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Sunday, March 22, 2009

The Stupidity of My Daughter's Middle School Gym Curriculum

They might as well have trial lawyers teaching my kid's middle-school gym class. What I'm about to write is so bizarre that you'll think that this blog specializes in sports fiction, with a science fiction twist.

Here goes:

1. The girls are not allowed to set picks in basketball because someone could get hurt.
2. They play field hockey with sticks with styrofoam ends because someone could get hurt.
3. They play soccer with styrofoam-like balls because someone could get hurt.
4. They taught the kids how to bench press -- with a four-pound limit -- because someone could get hurt.

And it goes on and on. You just cannot make this stuff up.

We're at a time in America's existence where obesity is an epidemic and the country has lost its competitive edge. So, instead, we'll play fake games with toy products and give everyone a certificate for showing up.

Meanwhile, few will learn how to compete meaningfully and American kids will continue to get fatter because few will learn in school that games can be fun and, yes, it's fun to win.

Basketball without picks?

Field hockey with styrofoam sticks?

Bench-pressing four pounds?

(In reading the first part of this post to my wife and my son, a third-grader, he told me that they're not allowed to steal the basketball while playing defense in their elementary-school gym classes. Again, what the. . .? Isn't the purpose of playing basketball on defense to steal the ball? Doesn't offense sell tickets, but defense win championships?)

So, in thinking deeply about the subject, you can guess that what's in the closets of the gym teachers results from a discussion with the school district's head of risk management, who discussed it with the outside insurers and, of course, the outside solicitor (read: legal counsel) to make sure that the risks of providing state-mandated physical education don't outweigh the rewards (the state could remedy this by placing limits on awards for tort damages arising from gym class accidents, but that would provide a clash among teachers' unions, which would support the limitation on liability for their members, trial lawyers, who pump big bucks into politicians' coffers -- as do the unions and live off of the contingency fees they make from, among other things, tort cases -- and school districts, which are under increasing pressure to do more with less).

No, I'm not wont to play the blame game -- I'm a generally positive person who laments mob mentalities and broad categorizations of groups of people, because that's dangerous and not what we want our society to be all about. All I can say that the current situation is tragicomic and troubling -- that we can't let our kids play meaningful games in gym class because the potential legal and financial liability is too much.

But what about developing healthier kids -- of mind and body, because studies have shown that those who exercise are probably better performers all around than those who don't?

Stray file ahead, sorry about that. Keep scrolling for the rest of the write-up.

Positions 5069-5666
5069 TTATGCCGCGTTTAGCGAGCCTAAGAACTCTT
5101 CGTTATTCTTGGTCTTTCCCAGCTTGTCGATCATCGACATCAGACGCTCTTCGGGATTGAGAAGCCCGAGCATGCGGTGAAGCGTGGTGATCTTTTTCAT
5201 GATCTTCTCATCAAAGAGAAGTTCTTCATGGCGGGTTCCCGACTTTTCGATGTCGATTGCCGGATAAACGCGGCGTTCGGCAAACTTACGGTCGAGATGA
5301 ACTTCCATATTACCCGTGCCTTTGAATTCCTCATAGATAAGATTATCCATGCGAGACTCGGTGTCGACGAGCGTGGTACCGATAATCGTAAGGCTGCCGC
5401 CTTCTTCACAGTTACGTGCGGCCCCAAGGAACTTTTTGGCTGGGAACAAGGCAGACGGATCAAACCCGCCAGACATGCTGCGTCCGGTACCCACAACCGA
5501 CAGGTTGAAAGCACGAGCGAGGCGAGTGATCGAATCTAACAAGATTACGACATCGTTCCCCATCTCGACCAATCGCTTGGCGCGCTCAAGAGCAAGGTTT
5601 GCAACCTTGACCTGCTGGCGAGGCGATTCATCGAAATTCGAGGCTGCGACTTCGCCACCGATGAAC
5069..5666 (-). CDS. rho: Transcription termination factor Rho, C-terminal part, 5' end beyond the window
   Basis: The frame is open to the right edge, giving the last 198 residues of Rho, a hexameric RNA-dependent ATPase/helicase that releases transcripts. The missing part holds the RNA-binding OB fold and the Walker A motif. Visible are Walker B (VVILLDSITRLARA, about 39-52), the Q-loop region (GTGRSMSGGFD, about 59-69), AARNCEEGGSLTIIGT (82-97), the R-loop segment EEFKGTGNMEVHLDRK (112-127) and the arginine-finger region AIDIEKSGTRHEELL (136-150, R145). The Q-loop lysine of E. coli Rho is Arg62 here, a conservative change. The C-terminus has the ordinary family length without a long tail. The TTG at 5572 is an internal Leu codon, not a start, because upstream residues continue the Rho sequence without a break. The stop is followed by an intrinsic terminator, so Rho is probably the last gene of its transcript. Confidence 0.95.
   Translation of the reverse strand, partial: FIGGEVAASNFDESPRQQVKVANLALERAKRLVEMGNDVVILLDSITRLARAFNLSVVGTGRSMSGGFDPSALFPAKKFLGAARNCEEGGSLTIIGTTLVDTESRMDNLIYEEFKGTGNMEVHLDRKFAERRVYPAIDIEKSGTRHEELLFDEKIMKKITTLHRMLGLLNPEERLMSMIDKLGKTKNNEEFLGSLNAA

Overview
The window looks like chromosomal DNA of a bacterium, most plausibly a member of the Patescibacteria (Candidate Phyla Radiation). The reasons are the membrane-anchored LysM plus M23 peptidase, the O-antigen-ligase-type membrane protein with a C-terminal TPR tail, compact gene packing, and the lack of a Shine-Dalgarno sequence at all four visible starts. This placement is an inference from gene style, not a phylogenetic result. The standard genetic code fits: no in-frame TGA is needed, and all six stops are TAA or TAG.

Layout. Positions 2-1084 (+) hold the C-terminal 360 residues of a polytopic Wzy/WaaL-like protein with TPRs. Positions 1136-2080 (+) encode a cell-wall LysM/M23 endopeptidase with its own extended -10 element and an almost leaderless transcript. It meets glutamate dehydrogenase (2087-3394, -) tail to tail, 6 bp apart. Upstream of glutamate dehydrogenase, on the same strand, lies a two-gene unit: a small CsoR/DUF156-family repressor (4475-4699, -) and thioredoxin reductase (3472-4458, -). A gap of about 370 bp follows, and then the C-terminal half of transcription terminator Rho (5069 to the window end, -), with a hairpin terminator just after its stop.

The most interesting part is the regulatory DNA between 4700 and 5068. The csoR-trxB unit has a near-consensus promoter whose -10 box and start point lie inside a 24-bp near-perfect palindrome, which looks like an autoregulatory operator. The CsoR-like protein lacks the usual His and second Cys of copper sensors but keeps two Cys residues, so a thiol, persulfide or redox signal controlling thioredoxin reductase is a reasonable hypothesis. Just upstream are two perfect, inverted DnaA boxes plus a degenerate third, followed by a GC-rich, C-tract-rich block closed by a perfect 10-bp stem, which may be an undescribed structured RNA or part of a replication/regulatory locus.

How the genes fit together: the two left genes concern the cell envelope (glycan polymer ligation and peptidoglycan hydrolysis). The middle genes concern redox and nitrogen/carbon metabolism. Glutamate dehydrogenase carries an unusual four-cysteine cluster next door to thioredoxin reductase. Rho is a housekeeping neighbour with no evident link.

But what about developing good, future leaders? Don't meaningful games in gym class and on playgrounds help create those?

Many would tell you that a measure of a person is not how they celebrate a victory but how they rebound from adversity -- getting hit accidentally by a stick, running into a pick and falling down, getting hit by a ball, coming back from a deficit, chasing down someone who stole the ball from you on the basketball court. The examples are endless. And apparently vanishing from the current physical education curriculum (and not all kids are good enough to play after-school sports, intramurals are vanishing, so where will kids get these experiences?).

Instead, we're warehousing our kids in badly needed and now poorly conceived physical education classes because we're playing to our fears and not to our hopes and dreams. This is a situation screaming for a common-sense solution that says "let the kids play games" and limit or eliminate the liability on all involved -- before its too late.

Because, after all, we're a better society than to permit risk managers, trial lawyers and insurers dictate how we develop our kids and how we play our games.

Or are we?


Blogger Escort81 said...

"Waterloo was won on the playing fields of Eton" was how 19th Century Brits liked to put it -- that is, the stalwart competitive attitude was instilled at an early age, as a key part of the culture.

We live in a much more risk averse culture, because 200 years later, we have more wealth throughout all socio-economic levels of society. It is a basic tenet of economic theory that risk aversion increases with wealth.

I am all for safety -- it makes sense to bike or ski with a helmet, as Natasha Richardson's recent tragic death illustrates -- but taken to an extreme, as you illustrate, it begins to get ridiculous.

It is too bad that public school gym classes have been recast as litigated sterile rooms, but I think the upshot is that it means that parents are (and should be) ultimately resposible for teaching kids about exercise, diet, and learning how to use common sense to minimize risk while competing or recreating.

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